Story Source:

The above story is based on materials provided by BioMed Central Limited. Note: Materials may be edited for content and length.


Journal Reference:

  1. Bo-Christer Björk and David Solomon. Open access versus subscription journals: a comparison of scientific impact. BMC Medicine, 2012 [link]

Cite This Page:

BioMed Central Limited. "Open access journals reaching the same scientific impact as subscription journals." ScienceDaily. ScienceDaily, 16 July 2012. <www.sciencedaily.com/releases/2012/07/120716214919.htm>.
BioMed Central Limited. (2012, July 16). Open access journals reaching the same scientific impact as subscription journals. ScienceDaily. Retrieved October 24, 2014 from www.sciencedaily.com/releases/2012/07/120716214919.htm
BioMed Central Limited. "Open access journals reaching the same scientific impact as subscription journals." ScienceDaily. www.sciencedaily.com/releases/2012/07/120716214919.htm (accessed October 24, 2014).

Share This



More Science & Society News

Friday, October 24, 2014

Featured Research

from universities, journals, and other organizations


Featured Videos

from AP, Reuters, AFP, and other news services

Ebola Protective Suits Being Made in China

Ebola Protective Suits Being Made in China

AFP (Oct. 24, 2014) — A factory in China is busy making Ebola protective suits for healthcare workers and others fighting the spread of the virus. Duration: 00:38 Video provided by AFP
Powered by NewsLook.com
WHO: Millions of Ebola Vaccine Doses by 2015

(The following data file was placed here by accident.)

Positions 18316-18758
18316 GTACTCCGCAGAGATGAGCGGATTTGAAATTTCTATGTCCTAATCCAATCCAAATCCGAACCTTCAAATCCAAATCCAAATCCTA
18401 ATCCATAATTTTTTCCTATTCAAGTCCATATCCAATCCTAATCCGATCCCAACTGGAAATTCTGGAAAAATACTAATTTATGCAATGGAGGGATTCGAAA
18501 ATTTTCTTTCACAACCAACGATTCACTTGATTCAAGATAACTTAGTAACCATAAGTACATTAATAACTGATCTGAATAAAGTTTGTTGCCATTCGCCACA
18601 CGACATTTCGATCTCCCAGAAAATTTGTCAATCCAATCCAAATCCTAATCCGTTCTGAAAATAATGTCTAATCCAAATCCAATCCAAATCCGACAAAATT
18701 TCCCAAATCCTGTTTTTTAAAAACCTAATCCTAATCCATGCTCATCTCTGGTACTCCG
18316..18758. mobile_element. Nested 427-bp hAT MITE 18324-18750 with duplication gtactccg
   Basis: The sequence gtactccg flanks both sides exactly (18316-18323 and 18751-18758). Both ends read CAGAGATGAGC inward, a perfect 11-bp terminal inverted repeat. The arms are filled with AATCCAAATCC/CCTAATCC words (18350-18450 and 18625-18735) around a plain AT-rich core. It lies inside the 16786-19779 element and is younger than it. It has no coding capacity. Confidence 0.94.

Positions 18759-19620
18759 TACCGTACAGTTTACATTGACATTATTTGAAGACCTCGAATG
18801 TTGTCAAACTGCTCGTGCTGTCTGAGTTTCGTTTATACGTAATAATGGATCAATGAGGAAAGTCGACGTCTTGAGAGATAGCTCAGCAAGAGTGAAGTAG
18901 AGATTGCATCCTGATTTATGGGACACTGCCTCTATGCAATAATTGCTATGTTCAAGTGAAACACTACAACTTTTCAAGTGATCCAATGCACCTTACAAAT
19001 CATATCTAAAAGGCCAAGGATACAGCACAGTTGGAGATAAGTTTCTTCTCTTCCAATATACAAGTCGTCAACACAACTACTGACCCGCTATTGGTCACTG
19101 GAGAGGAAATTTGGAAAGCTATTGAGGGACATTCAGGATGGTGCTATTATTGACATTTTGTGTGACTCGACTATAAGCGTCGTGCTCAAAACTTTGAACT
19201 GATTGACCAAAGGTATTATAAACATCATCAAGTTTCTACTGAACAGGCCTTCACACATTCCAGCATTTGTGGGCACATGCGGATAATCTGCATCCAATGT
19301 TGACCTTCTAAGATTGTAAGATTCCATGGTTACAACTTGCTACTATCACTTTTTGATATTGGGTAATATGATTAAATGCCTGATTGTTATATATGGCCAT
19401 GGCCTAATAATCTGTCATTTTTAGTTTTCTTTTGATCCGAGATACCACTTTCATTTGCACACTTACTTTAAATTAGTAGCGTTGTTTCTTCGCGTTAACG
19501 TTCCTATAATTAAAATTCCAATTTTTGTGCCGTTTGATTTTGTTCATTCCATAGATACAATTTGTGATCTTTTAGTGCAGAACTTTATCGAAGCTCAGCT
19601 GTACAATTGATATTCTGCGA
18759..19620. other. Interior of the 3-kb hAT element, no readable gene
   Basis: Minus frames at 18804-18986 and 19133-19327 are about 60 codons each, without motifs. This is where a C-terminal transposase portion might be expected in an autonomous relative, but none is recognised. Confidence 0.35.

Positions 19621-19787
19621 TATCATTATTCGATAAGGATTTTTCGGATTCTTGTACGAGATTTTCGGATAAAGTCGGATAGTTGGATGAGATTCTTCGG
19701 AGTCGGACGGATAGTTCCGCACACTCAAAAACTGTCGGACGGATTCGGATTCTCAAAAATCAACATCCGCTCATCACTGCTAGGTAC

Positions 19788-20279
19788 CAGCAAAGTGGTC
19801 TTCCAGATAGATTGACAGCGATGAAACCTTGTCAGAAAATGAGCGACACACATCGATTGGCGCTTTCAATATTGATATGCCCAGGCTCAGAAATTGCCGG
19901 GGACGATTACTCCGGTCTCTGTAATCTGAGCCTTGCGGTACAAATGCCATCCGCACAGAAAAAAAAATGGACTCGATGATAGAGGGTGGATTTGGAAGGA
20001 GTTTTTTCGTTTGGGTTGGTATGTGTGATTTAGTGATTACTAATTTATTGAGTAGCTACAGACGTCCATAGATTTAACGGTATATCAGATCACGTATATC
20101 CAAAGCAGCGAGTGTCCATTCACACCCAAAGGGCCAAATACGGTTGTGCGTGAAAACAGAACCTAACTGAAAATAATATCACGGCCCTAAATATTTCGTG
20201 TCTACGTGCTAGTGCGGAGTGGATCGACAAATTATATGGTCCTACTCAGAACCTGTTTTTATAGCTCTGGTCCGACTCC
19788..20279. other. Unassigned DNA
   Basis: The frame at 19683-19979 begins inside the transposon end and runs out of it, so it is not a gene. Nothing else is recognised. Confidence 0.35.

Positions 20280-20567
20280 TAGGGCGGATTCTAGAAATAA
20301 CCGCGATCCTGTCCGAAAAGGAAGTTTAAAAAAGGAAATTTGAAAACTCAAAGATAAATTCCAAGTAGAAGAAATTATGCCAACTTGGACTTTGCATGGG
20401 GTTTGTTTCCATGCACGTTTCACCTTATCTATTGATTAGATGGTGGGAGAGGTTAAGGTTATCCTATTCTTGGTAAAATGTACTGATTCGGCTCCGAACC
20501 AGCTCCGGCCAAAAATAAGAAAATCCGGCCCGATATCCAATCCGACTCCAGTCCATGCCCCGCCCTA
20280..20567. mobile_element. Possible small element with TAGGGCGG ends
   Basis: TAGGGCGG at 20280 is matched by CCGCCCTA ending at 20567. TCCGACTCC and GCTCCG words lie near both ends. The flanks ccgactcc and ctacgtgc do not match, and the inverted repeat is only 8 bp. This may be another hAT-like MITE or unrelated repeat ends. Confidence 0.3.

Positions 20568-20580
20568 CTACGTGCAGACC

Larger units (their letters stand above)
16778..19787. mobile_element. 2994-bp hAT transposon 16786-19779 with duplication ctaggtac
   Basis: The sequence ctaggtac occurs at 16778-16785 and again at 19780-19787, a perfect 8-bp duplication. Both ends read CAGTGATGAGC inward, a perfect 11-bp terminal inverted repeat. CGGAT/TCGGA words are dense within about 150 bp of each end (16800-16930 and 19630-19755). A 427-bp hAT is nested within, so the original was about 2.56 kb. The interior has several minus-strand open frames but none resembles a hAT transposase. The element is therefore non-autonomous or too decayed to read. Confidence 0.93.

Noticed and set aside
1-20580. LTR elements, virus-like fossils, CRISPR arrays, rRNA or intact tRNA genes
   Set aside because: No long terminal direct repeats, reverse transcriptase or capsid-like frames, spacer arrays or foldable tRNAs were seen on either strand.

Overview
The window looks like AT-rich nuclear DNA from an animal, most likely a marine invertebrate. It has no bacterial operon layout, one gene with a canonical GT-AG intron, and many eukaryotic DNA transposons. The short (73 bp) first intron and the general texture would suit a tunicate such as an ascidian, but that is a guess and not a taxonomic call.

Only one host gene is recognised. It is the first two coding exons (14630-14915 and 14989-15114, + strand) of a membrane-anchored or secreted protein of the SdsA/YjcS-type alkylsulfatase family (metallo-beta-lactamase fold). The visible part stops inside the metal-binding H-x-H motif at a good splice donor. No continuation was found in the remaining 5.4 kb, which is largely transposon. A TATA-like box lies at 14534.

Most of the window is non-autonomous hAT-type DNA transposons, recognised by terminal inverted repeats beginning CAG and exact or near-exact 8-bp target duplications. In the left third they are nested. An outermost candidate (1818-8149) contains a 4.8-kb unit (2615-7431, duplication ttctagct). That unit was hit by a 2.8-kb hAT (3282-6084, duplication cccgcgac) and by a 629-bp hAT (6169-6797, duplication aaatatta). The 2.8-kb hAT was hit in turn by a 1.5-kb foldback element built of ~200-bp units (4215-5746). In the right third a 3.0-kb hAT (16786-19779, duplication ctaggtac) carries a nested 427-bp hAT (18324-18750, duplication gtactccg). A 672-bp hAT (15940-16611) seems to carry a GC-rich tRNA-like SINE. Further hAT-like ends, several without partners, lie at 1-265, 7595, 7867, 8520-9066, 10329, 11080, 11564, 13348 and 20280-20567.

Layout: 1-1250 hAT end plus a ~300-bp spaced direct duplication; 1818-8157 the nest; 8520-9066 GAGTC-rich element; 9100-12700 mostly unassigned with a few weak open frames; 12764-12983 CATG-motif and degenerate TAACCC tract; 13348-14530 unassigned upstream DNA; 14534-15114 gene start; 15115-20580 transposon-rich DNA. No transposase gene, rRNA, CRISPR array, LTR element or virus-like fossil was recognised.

WHO: Millions of Ebola Vaccine Doses by 2015

AP (Oct. 24, 2014) — The World Health Organization said on Friday that millions of doses of two experimental Ebola vaccines could be ready for use in 2015 and five more experimental vaccines would start being tested in March. (Oct. 24) Video provided by AP
Powered by NewsLook.com
Microsoft Riding High On Strong Surface, Cloud Performance

Microsoft Riding High On Strong Surface, Cloud Performance

Newsy (Oct. 24, 2014) — Microsoft's Q3 earnings showed its tablets and cloud services are really hitting their stride. Video provided by Newsy
Powered by NewsLook.com
EU Gets Climate Deal, UK PM Gets Knock

EU Gets Climate Deal, UK PM Gets Knock

Reuters - Business Video Online (Oct. 24, 2014) — EU leaders achieve a show of unity by striking a compromise deal on carbon emissions. But David Cameron's bid to push back EU budget contributions gets a slap in the face as the European Commission demands an extra 2bn euros. David Pollard reports. Video provided by Reuters
Powered by NewsLook.com

Search ScienceDaily

Number of stories in archives: 140,361

Find with keyword(s):
 
Enter a keyword or phrase to search ScienceDaily for related topics and research stories.

Save/Print:
Share:  

Breaking News:

Strange & Offbeat Stories

 

Science & Society

Business & Industry

Education & Learning

In Other News

... from NewsDaily.com

Science News

Health News

Environment News

Technology News



Save/Print:
Share:  

Free Subscriptions


Get the latest science news with ScienceDaily's free email newsletters, updated daily and weekly. Or view hourly updated newsfeeds in your RSS reader:

Get Social & Mobile


Keep up to date with the latest news from ScienceDaily via social networks and mobile apps:

Have Feedback?


Tell us what you think of ScienceDaily -- we welcome both positive and negative comments. Have any problems using the site? Questions?
Mobile iPhone Android Web
Follow Facebook Twitter Google+
Subscribe RSS Feeds Email Newsletters
Latest Headlines Health & Medicine Mind & Brain Space & Time Matter & Energy Computers & Math Plants & Animals Earth & Climate Fossils & Ruins